As if sensing that this show had better live down to its title, “The Bad Girls Club” opens with a flash-forward, presenting its protagonists drunkenly engaged in what resembles a minor melee. It’s only one of the peculiar moments in this show from the producers of “The Real World,” which surmises that a house full of reality TV’s most loathsome personality types will yield inevitable fireworks. It does, but the result is really the “Bad Attitude Girls,” or WWE wrestling with less charm — women with drinking problems and anger-management issues sharing the obligatory Hollywood Hills home.
That it’s an all-female group caters, ostensibly, to the audience for Oxygen, the low-profile women’s cable network that still labors in Lifetime’s shadow. But as with its more appealing comedy “Campus Ladies,” which unevenly begins its second season following this program’s double-wide launch, the basic cabler is trying a bit too hard.
Through the wonders of editing, the seven women quickly establish their “bad girl” credentials, getting thrown out of a nightclub for accosting a bouncer and providing a demonstration in the art of binge drinking by “spoiled daddy’s girl” Ripsi, the self-proclaimed “blackout queen.”
OK, so boring it isn’t, but honesty isn’t a big part of the show’s shtick, either. Indeed, as tension in the house mounts among the characters, they keep protesting that they “did not sign up for this” or, as the blouse-enhancing Jodie puts it, “I came here to get away from drama.”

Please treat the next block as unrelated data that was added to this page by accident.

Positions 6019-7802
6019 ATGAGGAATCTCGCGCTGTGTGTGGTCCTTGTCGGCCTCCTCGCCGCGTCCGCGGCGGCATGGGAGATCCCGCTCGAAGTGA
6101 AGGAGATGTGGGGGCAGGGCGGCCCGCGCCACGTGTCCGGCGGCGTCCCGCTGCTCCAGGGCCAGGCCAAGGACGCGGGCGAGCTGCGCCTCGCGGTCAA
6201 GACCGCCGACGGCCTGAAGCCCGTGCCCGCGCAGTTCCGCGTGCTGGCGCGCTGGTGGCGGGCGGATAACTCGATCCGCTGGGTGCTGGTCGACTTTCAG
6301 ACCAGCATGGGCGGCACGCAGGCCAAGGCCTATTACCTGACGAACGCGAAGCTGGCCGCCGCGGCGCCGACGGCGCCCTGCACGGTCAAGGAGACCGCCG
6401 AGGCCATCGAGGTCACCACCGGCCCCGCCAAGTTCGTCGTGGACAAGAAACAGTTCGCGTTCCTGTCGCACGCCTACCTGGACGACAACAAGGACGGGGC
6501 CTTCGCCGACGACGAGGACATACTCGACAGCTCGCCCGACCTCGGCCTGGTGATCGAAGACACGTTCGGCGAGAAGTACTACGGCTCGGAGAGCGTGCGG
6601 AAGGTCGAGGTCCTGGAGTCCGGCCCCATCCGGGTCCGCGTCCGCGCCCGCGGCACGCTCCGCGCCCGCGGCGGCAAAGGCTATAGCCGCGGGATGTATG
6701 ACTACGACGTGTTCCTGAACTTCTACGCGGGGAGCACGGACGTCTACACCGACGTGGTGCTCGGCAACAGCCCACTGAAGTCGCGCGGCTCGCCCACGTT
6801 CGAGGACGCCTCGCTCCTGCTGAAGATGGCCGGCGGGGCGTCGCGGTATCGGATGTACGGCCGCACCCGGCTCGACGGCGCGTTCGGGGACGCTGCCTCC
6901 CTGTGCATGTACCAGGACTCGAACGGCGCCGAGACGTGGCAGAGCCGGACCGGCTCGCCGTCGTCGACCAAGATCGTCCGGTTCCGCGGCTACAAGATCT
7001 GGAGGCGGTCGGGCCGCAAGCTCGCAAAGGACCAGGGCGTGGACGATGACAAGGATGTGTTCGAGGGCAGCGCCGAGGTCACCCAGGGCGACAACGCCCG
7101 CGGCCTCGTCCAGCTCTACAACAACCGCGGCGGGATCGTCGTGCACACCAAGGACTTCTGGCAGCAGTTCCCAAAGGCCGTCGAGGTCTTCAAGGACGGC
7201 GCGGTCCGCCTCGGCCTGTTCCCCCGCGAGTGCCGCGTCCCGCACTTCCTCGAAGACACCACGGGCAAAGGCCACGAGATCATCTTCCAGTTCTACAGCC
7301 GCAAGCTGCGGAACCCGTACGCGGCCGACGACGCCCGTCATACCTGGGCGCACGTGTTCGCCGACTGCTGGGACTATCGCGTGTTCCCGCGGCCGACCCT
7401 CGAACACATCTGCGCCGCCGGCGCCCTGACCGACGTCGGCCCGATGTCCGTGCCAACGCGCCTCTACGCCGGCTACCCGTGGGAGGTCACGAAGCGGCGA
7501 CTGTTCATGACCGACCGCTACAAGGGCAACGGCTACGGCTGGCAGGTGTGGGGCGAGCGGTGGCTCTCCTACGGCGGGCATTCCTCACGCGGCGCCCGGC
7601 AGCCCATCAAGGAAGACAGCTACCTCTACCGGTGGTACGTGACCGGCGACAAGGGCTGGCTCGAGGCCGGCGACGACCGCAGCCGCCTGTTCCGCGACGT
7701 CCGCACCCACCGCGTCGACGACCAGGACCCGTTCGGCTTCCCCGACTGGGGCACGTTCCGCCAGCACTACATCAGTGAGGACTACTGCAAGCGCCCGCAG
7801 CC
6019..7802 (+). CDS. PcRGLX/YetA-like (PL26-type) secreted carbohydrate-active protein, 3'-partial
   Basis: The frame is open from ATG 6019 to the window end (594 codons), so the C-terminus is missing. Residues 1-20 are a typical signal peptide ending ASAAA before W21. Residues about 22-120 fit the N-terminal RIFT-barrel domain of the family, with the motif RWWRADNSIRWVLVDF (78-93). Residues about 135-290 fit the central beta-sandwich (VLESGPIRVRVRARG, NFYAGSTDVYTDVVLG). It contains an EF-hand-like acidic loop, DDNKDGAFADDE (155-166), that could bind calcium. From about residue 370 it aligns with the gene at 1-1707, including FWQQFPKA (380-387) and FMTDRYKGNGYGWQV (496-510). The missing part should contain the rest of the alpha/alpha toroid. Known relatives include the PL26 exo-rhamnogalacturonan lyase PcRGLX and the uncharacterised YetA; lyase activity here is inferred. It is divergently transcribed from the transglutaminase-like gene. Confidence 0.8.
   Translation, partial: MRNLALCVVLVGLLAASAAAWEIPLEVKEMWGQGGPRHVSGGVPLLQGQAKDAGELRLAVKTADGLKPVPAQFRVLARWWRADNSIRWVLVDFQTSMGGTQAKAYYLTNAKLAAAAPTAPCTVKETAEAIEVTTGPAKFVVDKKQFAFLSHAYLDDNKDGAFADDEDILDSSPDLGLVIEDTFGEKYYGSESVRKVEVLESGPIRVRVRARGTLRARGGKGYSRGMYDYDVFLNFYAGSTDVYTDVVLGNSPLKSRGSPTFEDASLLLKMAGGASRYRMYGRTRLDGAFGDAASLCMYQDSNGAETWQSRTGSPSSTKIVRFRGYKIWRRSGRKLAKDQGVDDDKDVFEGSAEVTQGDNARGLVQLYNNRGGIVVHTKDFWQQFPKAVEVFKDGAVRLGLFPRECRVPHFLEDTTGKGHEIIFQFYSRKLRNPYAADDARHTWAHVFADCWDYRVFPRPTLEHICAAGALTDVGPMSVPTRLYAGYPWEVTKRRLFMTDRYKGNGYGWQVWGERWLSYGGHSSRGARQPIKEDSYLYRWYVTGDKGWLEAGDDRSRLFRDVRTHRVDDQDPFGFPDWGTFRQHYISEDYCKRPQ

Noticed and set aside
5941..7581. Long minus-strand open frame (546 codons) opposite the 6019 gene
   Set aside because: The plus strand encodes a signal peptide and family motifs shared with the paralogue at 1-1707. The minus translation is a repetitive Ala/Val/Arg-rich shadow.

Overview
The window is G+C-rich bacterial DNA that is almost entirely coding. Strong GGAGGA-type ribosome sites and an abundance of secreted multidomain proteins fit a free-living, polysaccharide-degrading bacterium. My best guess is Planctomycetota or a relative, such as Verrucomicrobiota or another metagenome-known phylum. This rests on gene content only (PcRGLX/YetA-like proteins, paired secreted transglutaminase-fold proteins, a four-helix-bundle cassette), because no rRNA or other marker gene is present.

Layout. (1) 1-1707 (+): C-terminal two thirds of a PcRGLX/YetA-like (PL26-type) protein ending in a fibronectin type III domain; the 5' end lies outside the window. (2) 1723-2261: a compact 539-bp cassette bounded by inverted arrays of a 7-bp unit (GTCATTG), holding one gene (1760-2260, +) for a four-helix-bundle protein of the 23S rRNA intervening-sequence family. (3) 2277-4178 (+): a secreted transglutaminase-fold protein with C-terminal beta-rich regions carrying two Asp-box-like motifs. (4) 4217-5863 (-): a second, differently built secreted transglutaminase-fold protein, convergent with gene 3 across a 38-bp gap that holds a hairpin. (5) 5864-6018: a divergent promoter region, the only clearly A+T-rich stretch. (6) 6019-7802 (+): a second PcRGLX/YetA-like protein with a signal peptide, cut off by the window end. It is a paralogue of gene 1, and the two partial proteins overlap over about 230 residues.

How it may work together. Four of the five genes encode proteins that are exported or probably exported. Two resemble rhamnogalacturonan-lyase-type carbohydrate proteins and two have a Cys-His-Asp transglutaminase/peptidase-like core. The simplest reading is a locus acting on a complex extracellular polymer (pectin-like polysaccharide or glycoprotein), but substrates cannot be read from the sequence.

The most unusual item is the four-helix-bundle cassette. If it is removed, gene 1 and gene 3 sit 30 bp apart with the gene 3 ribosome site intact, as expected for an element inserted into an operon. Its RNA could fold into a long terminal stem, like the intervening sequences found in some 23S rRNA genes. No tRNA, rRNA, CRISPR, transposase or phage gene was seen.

Puh-leeze. She came, like the rest of them, for 15 minutes of fame and a shot at becoming a candidate for “Battle of the Network Reality Stars, 2009 Edition.” The problem is that “Bad Girls Club” arrives a little late in this game, on a channel lacking the kind of exposure or public footprint to qualify the show even as the stuff guilty pleasures are made of.
As for “The Real World” team, they’ve been ripped off so many times, they’re perhaps to be forgiven for ripping themselves off, but despite all the grappling, boozing and tears that ensue, the premise here is wispy. Genre patriarch Jon Murray contends in the press notes that before the show’s over, viewers will “root for them to cut through their defense mechanisms and make real friends,” but frankly, most will either be rooting for them to get actual help with their behavioral problems or, more likely, to stage hair-pulling fights for our amusement.
In either case, the “Bad Girls” ultimately lose, and Oxygen at best attracts the same kind of fleeting notice generated when a drunk makes a scene in a bar. Viewed that way, maybe it’s time to “BAG” these bad-attitude girls and beat a hasty retreat back to the real world.